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Showing posts from July, 2018

John Day Fossil Beds and Dayville Oregon

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"Any good poet, in our age at least, must begin with the scientific view of the world; and any scientist worth listening to must be something of a poet, must posses the ability to communicate to the rest of us his sense of love and wonder at what his work discovers."   ~ Edward Abbey




Between Bend Oregon and La Grande Oregon you can find the John Day Fossil Beds National Monument.  It covers 40 Million years and over 14,000 acres in three separate park units.  We visited only one of them, the Painted Hills.















We based out of the seemingly miss-named Fish House Inn and RV Park in Dayville.  We located in one of their "overflow" sites which despite lacking hookups, was the choice spot in this small park.
















Our day in the Park was a Ranger led hike into the Blue Basin area.  Here the Ranger explained the volcanic history for the entire area.  There is evidence in this place from every volcanic area where we have visited on the west coast, and many more that we have not.  T…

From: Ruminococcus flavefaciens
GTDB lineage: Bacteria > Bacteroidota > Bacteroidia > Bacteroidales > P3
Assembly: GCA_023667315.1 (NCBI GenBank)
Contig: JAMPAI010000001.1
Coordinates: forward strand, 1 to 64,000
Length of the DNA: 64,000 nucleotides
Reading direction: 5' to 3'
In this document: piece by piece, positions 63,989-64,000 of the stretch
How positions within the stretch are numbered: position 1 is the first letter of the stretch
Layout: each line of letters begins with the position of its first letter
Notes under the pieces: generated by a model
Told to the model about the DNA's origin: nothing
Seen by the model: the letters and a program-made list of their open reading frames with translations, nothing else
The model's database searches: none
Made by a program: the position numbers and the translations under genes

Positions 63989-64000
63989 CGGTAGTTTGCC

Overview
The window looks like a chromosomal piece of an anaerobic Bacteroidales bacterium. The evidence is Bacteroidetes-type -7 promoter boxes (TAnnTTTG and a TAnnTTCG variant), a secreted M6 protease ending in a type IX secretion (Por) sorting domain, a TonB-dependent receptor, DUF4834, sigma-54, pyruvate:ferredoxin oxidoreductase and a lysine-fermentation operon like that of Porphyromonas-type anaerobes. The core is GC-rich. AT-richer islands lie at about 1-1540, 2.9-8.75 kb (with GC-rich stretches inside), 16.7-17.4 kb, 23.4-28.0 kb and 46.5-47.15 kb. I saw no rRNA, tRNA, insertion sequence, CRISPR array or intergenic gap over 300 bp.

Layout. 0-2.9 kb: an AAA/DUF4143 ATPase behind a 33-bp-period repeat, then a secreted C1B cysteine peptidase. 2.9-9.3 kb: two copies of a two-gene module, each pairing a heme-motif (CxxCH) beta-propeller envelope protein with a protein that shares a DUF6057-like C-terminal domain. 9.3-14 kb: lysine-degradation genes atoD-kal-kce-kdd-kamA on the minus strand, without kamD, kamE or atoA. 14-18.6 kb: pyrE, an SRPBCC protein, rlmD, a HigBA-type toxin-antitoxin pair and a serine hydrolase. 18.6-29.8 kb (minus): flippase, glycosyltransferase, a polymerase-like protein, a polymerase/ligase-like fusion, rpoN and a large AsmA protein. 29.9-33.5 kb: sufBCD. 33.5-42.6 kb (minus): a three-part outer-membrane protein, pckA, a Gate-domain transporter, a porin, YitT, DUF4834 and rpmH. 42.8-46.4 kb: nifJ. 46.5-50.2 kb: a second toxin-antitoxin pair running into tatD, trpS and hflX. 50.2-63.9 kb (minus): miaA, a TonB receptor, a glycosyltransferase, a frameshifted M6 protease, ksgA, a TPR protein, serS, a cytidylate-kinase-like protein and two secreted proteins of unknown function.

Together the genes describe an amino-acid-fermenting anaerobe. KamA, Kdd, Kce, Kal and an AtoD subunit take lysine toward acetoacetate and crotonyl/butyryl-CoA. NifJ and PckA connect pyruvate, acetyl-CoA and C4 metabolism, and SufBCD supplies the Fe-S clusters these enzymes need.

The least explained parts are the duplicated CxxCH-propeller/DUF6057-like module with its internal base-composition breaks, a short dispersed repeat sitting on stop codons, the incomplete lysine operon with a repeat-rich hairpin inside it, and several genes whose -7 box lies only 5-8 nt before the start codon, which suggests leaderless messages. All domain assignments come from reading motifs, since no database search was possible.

Mount Rainier National Park

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Between visiting friends in Walla Walla and Olympia, Washington we stopped for a visit at Mount Rainier National Park.  Here is the deal about visiting Rainer, you often do not get to see the mountain itself.

It is a difficult thing to miss with an elevation of 14,410 and 20 some glaciers.  It is the tallest of the Cascade Volcanos (for the time being!) and the most glaciated peak in the continental United States.  Like many visitors before us, and the many to follow we saw it mostly in clouds.












We camped at the Ohanapecosh Campground, on the Southeast side for four nights, and the weekend before the 4th of July.  I think that we keep "lucking" our way into great campsites on holiday weekends.  We dry-camped, giving us a chance to use the solar.  Because it is Washington State, the low clouds required that we use our generator more than relying on the sun!









This National Park campground is settled along the Ohanapecosh River, and among these massive Douglas Fir, Red Cedar and …